The reason it’s taken so long to get to this point with cannabis is largely due to the regulatory difficulties. The plant is still classified as a Schedule 1 drug by the U.S. Controlled Substances Act, meaning marijuana is ranked in the same category as heroin under federal law. Many research universities and scientists depend on government grants.
“We endured many years of ridicule and neglect”
George Weiblen, a professor in the plant biology department at the University of Minnesota, may know the difficulty of working with cannabis better than anybody. His lab has been researching the plant since 2002, when it was the only facility in the country that had the U.S. Drug Enforcement Administration’s permission to study the genetics of marijuana. That meant Weiblen had to figure out how to create a compliant research environment, without any previous guidance. He had limited access to seeds, received minimal funding and had to set up prison-level security for the lab.
“That’s how we were able to get started,” Weiblen said. “I like to remind my graduate students who are working in the lab that they are working within the confines of a minimum-security prison. But rather than trying to keep them in, we’re trying to keep other people out.”
He was allowed to grow only 25 plants at a time, and as a result it took his group 12 years to publish a paper identifying the gene that differentiates hemp from marijuana. “We endured many years of ridicule and neglect,” Weiblen said. “All of a sudden there’s tremendous interest in understanding the genetics of the plant.”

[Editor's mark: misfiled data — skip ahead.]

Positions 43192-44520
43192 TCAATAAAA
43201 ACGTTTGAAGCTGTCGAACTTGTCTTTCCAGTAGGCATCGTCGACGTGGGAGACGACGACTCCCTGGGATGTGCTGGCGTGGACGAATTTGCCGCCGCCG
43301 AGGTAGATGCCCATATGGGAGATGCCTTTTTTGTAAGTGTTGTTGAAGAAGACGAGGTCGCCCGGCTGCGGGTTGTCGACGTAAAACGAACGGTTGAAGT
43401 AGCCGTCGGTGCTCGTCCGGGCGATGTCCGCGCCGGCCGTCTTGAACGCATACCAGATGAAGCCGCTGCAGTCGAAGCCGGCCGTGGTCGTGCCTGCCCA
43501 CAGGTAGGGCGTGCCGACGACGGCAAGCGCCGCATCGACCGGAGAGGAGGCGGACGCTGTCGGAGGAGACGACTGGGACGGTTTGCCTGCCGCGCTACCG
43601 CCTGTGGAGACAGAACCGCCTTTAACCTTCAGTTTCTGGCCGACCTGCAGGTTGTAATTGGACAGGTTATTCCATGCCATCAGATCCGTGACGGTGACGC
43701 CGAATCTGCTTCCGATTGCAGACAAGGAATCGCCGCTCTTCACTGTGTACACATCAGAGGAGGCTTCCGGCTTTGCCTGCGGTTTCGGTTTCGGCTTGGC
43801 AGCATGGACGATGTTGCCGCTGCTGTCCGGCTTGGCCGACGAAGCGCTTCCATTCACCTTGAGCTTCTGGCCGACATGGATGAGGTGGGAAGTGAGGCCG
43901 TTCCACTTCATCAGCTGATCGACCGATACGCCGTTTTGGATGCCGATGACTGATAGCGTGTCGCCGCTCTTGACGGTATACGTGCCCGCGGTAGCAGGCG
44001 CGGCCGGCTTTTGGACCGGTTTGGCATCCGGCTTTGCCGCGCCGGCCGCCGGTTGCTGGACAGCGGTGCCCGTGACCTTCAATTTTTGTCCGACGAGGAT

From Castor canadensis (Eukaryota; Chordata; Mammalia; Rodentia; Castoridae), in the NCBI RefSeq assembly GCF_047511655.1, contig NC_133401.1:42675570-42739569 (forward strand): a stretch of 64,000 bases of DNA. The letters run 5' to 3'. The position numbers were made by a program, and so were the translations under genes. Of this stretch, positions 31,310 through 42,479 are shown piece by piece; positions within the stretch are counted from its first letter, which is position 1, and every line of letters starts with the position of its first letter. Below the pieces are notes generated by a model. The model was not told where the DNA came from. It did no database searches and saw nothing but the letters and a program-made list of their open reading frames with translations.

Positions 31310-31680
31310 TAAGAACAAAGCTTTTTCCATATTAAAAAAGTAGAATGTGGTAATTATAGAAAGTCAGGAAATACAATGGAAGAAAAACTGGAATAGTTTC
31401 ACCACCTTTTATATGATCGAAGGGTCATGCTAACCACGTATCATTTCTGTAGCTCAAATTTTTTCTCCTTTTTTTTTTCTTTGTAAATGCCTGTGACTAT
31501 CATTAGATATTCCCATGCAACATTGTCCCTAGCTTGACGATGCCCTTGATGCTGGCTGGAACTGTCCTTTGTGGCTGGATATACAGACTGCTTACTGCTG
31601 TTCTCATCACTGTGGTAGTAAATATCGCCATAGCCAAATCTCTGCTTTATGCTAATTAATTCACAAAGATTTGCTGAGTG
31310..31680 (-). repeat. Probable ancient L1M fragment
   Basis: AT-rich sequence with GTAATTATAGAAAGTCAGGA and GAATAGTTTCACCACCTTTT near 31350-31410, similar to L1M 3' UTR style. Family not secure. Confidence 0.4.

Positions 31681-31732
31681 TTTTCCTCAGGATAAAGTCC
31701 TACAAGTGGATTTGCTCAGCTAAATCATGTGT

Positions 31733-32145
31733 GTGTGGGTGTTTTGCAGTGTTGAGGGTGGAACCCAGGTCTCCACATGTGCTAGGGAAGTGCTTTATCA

The research Weiblen had done and the plant population he had cultivated proved essential for the completion of the map. He managed to publish a preliminary genomic map, which he now compares to an early, distorted representation of North America.
Even now that there’s broader interest in marijuana—the rapidly growing industry is expected to reach $50 billion by 2026, up from $6 billion in 2016, according to the investment bank Cowen & Co.—regulatory hurdles make the work difficult. Sunrise Genetics goes by that name, politely scrubbed of pot references, to avoid unwanted attention, Jason Schwartz said.
Cannabis’s status under federal law continues to complicate Sunrise's efforts to physically obtain DNA. To get what’s needed to identify strains, the company needs a newly formed leaf from a plant. Even though those leaves aren’t consumable, it still counts as marijuana under the Controlled Substances Act. Scientists sharing leaves are, technically, distributing illicit drugs.
“There’s no differentiation between the little tiny leaf that no one can smoke and the end product, which people can consume, in the federal eyes legally,” Jason Schwartz said. “You can’t just have people mail you stuff across state borders.”
Once the leaf is processed into DNA, however, Sunrise says it’s fine to mail; after all, DNA is mailed every time someone licks a stamp. Still, Jason Schwartz admits there isn’t much legal clarity. “We have to make some interpretation of what we think the laws would be and err on the side of caution, because we obviously want to work on the right side of the law,” he said.
Collection also requires finding willing partners. That hasn’t been easy, particularly because many cannabis growers have been in the business too long to trust outsiders with their secrets. “You meet a lot of characters in this industry,” he said. “Now that it’s finally aboveboard, you don’t just drop that paranoia.”
Next comes the question of how the businesses will use the full genome map. “There’s such potential to make things better, and that’s really what our goal is: to guide that using modern techniques, which are employed all the time by all the major ag companies,” CJ Schwartz said. “Cannabis pretty much now is catching up—as long as we don’t get all thrown in jail.”
To contact the author of this story: Jennifer Kaplan in Los Angeles at [email protected]
To contact the editor responsible for this story: Aaron Rutkoff at [email protected]